“Grave of the Fireflies” is an animated film set toward the end of World War II in Japan. Based on a semi-autobiographical novel of the same name, the story involves a teenage boy, Seita, and his young sister, Setsuko. Their mother has been killed in an incendiary bombing of their city — people seem to forget that before the atomic bombs were dropped on Hiroshima and Nagasaki, U.S. strategic fire bombing in major Japanese cities killed over 500,000 people — and their father has in all likelihood died while serving on a naval warship. Against this backdrop of relentless horror and chaos, Seita tries to keep himself and Setsuko alive. They live with an aunt who is bitterly hardened by the cruel life that she has lived. Seita finds a cave on the outskirts of town where it is determined he and

Setsuko will live until the war is over. I do not think I have ever seen a movie where I so badly wanted the characters to triumph over the odds, and yet was so utterly convinced they wouldn’t. Although set during the devastation of war, this movie is remarkable in that it doesn’t exploit the action that war makes so accessible. Instead you are taken through a story of often scrupulous survival, in which the difference between life and death isn’t dodging bullets or engaging in hand-to-hand combat with the enemy, it’s simply trying to get something to eat for a starving child. “Grave of the Fireflies” is a tragic tale that will inspire deep and soulsearching grief. If you watch this with someone and they claim they aren’t moved, watch out — that person is either a sociopath or a chupacabra. Check for murderous and or blood-sucking tendencies in “Grave of the Fireflies.” ✦





Govs ground Golden Eagles



Govs win first Ohio Valley Conference game of the season

Winning my way to 10-4 With both his quarterback and running back out because of injuries, Bill did not stand a chance. I dispatched him with impunity. Plaxico Burress was Bill’s highest scorer with 15 points.Vernon Davis’ 10 points barely made the total score respectable at 56. It was almost too easy. It was a shame that I could only use two running backs. Steven Jackson, Kevin Jones and Marion Barber all rushed for more than 90 yards and a touchdown. Derek Anderson is still impersonating Clint Eastwood in a western and Marques Colston has come up big for the second week in a row. I love the GridironGovs. It is amazing how a 21-point victory can eliminate the memory of two straight losses. Going into week 13, I am third in the league at 8-4. I want to go into the playoffs 10-4. My next victim is “Rebound”. I beat this team in week two after my week one loss to Bill (Thus the name “Rebound”). I plan to make it a sweep this week. Rebound has John Kitna at quarterback and Reggie Wayne at wide receiver. Kitna and the Lions have been getting smacked around lately. This week they have a division showdown against the Vikings.With his back against the wall, Kitna could come up big.Wayne is a guaranteed touchdown every week. I expect another great week from Anderson, Barber, Jackson and Colston. Jerricho Cotchery’s numbers have taken a hit since the Jets switched quarterbacks. I still have Andre Davis, but I will check the waivers for depth in the playoffs. I like the Packers, but I do not think their defense is going to be able to stop the Cowboys this week. I have already noticed that the Chargers are available. They are playing the Chiefs. Sounds like money in the bank to me. Looking ahead, the team to watch out for is “Shootout”. Both Tom Brady and Terrell Owens are on this team. In week nine I beat them 99-94. It was my best game of the season and I won by only five points. I am not saying I can’t beat Shootout again. I am just saying that I would rather face someone else instead. There is only one team headed to the playoffs that I have not beaten. In week four they beat me 87-82 and they have the best record in the league, 9-3. I call them “Arch Nemesis”. Tony Romo, Reggie Bush and Roy Williams are on that team. The GridironGovs match up well against them. I would love to face Arch Nemesis in the championship game. Only time will tell. For week 13 results, log on to✦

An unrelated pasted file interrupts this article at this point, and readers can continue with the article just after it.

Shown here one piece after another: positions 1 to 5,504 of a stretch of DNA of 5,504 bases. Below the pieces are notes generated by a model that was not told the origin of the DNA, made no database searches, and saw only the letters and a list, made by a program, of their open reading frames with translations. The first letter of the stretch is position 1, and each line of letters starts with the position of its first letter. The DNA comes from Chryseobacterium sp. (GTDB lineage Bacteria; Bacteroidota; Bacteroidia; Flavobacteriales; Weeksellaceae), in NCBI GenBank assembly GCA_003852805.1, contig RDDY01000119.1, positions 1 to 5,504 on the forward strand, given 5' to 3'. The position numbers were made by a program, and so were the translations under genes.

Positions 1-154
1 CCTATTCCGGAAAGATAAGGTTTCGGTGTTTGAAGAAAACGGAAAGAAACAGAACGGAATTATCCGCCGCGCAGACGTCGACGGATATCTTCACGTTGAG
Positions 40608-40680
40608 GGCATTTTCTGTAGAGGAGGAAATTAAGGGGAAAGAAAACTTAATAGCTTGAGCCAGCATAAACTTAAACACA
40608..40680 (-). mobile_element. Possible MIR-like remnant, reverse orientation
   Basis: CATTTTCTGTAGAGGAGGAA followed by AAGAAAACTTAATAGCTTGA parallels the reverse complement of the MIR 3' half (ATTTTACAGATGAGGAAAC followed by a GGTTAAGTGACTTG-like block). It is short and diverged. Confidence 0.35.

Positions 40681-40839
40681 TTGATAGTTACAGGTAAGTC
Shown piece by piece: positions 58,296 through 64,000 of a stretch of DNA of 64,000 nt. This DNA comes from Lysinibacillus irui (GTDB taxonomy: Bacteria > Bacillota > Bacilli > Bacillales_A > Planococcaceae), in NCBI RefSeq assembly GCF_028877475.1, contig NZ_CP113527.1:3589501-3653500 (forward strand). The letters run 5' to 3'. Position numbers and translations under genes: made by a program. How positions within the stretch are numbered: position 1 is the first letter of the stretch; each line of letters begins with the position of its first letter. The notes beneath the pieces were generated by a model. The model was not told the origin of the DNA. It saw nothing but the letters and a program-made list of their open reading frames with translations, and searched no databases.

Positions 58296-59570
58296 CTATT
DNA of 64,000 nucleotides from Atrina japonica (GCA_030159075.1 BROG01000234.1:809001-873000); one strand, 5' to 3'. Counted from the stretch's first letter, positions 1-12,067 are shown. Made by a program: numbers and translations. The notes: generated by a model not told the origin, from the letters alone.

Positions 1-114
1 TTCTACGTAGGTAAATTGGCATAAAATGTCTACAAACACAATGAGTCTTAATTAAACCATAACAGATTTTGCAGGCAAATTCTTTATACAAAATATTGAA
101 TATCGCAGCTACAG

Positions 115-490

Sophomore guard Wes Channels scored a career high 25 points in the Govs Ohio Valley Conference win over Tennessee Tech 79-76.


Junior guard Todd Babington shot 2-of-4 from three-point range on his way to 13 points. He was one of five Govs who scored double figures in the game.